As financial advisory firms seek to differentiate themselves by focusing on "client experiences," the industry will represent a barbell—low-cost, mass-market RIAs with high volumes at one end, and premium providers focusing on niches at the other. Firms in the middle will be squeezed out, said Stephanie Bogan, senior vice president of client experience and training at United Capital Financial Advisors.

Advisors will continue to face both pricing and delivery pressures, Bogan said, during Schwab’s annual IMPACT conference in Washington, D.C. on Monday. The fintech revolution—the proliferation of online advice platforms such as Wealthfront and Betterment—won’t put advisors out of business, but some of these platforms will fundamentally change the business model.

At one point Wealthfront had no clients over the age of 50; one year later, 10 percent of their clients were 50 or older, Bogan said. With these online advice platforms, the advice won’t be as good, and the personalization won’t be there. But they will make pricing more competitive. As consumers get more things online, they expect to have products and services delivered to them better and faster.

Dave Welling, senior vice president and general manager of Advent’s Black Diamond, said the pricing pressure has hit the custodians, the trading fees, the retail side and the tech vendors, but it hasn’t hit advisors yet. Rather than thinking about the online advice sites as a threat, advisors should think about what they can learn from them from a technology standpoint, Welling said. Advisors can look to these platforms to improve how they communicate with clients going forward—i.e., the iPad, a client portal, or virtual messaging.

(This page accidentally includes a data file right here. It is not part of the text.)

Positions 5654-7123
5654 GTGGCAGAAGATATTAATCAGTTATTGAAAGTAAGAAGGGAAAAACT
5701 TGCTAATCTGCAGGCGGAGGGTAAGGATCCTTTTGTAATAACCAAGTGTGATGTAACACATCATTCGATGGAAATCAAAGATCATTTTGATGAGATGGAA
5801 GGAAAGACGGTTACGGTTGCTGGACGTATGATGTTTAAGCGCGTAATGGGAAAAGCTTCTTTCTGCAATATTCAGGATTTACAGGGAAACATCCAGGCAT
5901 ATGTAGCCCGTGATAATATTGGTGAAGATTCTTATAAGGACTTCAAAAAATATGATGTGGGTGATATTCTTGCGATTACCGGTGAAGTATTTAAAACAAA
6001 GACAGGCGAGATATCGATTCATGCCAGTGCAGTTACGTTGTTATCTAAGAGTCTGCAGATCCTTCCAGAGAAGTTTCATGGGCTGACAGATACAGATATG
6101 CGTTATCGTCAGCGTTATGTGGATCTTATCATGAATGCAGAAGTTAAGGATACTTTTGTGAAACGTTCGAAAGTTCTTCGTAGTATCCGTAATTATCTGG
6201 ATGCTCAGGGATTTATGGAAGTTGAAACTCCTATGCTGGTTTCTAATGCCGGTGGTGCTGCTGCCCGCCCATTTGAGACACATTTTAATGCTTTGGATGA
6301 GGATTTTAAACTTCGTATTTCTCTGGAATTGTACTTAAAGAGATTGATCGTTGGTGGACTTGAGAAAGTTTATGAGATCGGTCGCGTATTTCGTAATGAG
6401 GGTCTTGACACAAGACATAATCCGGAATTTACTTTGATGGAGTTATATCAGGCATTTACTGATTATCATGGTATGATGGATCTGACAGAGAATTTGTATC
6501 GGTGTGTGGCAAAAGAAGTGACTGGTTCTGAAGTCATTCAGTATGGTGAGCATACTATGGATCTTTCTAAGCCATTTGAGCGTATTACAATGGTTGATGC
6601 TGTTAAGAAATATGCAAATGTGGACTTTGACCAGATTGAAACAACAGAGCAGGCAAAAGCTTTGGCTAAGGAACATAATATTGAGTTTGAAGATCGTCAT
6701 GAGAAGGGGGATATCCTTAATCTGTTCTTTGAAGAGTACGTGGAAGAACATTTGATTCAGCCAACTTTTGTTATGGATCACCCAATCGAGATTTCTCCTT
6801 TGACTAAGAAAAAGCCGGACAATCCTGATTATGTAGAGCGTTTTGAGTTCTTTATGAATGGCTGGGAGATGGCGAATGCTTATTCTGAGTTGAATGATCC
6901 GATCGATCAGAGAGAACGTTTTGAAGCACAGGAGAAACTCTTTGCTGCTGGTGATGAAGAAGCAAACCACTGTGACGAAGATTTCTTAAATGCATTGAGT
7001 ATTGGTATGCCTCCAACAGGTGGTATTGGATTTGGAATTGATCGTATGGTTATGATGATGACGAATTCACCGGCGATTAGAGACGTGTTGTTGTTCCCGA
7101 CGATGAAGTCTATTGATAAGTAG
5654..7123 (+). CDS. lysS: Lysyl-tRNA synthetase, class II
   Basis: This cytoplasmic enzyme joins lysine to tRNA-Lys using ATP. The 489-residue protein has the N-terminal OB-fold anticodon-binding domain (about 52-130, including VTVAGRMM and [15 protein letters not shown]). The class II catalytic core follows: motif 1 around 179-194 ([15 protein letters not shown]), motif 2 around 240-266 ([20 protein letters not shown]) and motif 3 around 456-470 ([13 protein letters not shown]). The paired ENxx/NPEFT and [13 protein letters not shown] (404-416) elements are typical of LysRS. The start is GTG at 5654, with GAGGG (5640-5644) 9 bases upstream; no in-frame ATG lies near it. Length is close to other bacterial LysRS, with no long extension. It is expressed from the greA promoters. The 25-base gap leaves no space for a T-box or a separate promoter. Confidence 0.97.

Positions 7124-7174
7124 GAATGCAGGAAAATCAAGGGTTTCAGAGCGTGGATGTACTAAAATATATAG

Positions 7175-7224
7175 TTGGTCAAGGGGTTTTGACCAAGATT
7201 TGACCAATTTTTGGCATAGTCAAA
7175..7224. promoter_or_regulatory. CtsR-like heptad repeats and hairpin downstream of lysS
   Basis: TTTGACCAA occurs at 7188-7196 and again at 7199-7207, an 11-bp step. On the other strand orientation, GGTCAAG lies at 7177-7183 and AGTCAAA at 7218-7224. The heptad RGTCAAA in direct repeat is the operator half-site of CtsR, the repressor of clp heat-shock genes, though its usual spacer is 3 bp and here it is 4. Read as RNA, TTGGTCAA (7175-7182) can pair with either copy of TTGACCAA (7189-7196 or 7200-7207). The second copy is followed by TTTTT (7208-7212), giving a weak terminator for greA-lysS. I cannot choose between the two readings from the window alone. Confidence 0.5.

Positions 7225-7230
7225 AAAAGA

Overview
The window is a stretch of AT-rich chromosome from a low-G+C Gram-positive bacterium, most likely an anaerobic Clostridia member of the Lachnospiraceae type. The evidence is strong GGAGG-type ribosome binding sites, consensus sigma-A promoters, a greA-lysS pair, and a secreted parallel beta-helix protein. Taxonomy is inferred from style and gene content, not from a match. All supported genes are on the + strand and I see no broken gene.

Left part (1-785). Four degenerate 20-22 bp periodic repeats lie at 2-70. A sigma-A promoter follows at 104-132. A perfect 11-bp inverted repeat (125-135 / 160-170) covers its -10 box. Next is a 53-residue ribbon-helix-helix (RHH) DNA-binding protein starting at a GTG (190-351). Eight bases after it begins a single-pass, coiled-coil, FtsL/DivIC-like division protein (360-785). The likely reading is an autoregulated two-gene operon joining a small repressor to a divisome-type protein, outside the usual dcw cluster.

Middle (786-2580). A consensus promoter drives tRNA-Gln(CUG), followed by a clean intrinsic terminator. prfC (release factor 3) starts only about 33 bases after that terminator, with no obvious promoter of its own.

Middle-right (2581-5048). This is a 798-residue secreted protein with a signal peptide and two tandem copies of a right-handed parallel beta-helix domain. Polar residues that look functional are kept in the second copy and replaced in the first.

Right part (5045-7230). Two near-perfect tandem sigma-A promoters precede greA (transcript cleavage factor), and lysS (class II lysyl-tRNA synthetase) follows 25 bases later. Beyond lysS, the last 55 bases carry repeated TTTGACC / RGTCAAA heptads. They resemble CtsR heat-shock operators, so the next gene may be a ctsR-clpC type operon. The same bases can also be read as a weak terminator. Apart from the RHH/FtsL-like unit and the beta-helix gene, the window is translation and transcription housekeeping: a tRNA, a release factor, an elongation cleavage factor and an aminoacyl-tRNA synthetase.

As service providers, advisors emphasize an expert-driven, paternalistic model. But consumers don’t want that any more. They want to make the decisions, Bogan said. When the client makes the decisions, they own the outcome of those decisions. To improve that client experience, advisors should work to step aside, be the trainer, and shift from a “delegation” model to a “participation” model.

Advisors can also overcome the pressures by making the client experience tangible, Bogan said. What advisors do is special, but people don’t see it as a product. The average consumer believes financial planning is a cross between a dental exam, a math class and marriage counseling. But if advisors make it tangible, clients will better understand the value they’re getting and will be stickier.

Bogan said advisors can operate in the middle part of the spectrum and serve a broader client segment if they can scale their business by creating a consistent, repeatable and technology-driven experience. In other words, let technology do the heavy lifting, not the people.